March 23, 2004
Social Investors Urge World Bank to Adopt Extractive Industries Review Proposals
by William Baue
If adopted by the World Bank, EIR recommendations could serve as a social and environmental best
practice benchmark for oil, gas, and mining companies.
The World Bank Group (WBG), whose mission
is to alleviate poverty in the developing world, exerts influence not only through its own
investments and actions, but also as an exemplar. A coalition of US- and Canada-based socially
responsible investment (SRI) advocates is urging WBG President James Wolfensohn to set just such an
example by implementing recommendations of the Extractive Industries Review (EIR).
Mr. Wolfensohn commissioned the EIR in
2000 to determine whether investment in and involvement with oil, gas, and mining sector companies
could in fact promote poverty alleviation and environmental sustainability. The EIR Final Report, issued
late last year, concludes that extractive industries can contribute to social and environmental
sustainability only in very circumscribed ways. Specifically, the report states that extractive
industry companies and the countries where they operate must have pro-poor governance, effective
social and environmental policies, and respect for human rights.
Although the EIR does not
consider itself a "standard setting exercise," neither does it bar groups such as the SRI coalition
from using its recommendations as a yardstick.
"We believe the recommendations of the EIR
could be a valuable new benchmark for corporate social responsibility (CSR) as we engage in
dialogue with our global oil and gas, and mining company holdings," said Lauren Compere, global
advocacy coordinator for Boston
Common Asset Management.
The coalition, which collectively represents over $28.86
billion in assets under management, sent a letter to Mr. Wolfensohn earlier this month asking him to
adopt the EIR recommendations in their entirety, as both a direct and an exemplary action.
"The World Bank's full adoption of the EIR recommendations will bring a new level of credence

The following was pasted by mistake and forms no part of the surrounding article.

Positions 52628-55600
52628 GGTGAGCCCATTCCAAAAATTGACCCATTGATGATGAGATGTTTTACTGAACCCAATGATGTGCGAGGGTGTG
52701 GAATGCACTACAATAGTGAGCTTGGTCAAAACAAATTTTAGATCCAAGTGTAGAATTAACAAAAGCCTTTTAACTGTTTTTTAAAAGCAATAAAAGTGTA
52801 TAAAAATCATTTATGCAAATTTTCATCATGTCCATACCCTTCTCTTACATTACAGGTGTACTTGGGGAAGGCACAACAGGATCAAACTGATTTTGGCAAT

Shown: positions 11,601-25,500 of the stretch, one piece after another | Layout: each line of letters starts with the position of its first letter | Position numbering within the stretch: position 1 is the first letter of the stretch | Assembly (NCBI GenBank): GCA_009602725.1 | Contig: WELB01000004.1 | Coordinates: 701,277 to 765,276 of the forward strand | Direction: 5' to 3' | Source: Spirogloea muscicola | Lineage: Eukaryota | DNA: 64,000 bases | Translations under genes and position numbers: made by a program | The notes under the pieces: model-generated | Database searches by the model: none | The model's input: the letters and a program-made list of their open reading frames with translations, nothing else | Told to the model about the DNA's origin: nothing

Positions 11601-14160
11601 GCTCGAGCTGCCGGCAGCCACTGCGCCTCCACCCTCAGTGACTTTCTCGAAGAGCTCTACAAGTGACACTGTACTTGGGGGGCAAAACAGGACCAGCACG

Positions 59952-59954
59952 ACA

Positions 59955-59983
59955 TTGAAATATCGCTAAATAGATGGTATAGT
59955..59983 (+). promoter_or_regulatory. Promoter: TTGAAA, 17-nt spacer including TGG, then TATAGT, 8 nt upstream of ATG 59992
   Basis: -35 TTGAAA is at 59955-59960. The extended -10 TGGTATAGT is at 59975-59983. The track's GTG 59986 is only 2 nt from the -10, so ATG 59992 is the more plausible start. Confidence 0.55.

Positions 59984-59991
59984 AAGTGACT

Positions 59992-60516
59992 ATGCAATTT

and attention to best practices in the extractive industries," said Mark Regier, stewardship
investing services managers for coalition member MMA Praxis Mutual Funds.
Regier also chairs the International Working Group of the Social Investment Forum (SIF), which has increased its interaction
in recent years with members of the World Bank and one of its subsidiaries, the International
Finance Corporation (IFC).
these groups play an important role in both modeling and shaping (if indirectly) corporate practice
in a variety of venues," Mr. Regier told SocialFunds.com.
The EIR was carried out
independently of the WBG through a secretariat headed by Dr. Emil Salim, chair of the 2002 World Summit on Sustainable
Development in Johannesburg, South Africa.
"Countries should be helped to remove
subsidies from carbon-based fuels [and] WBG lending should concentrate on promoting the transition
to renewable energy and endorsing natural gas as a bridging fuel--building new pipelines and
renovating leaking ones," wrote Dr. Salim in a letter to Mr. Wolfensohn. "On this basis, the
WBG should phase out investments in oil production by 2008 and devote its scarce resources to
investments in renewable energy resource development, emissions-reducing projects, clean energy
technology, energy efficiency and conservation, and other efforts that delink energy use from
greenhouse gas emissions."
Specifically, EIR recommendations call on the WBG to devote 20
percent of its energy portfolio to clean, renewable energy.
The SRI coalition also looked
at the other side of the coin, projecting the implications of the WBG not implementing the
"If the Bank rejects the EIR, it would seriously diminish the potential
of the recommendations and undermine the ability of SRIs and others to point to it as a new CSR
standard for how oil, gas, and mining companies should operate in the developing world," said Ms.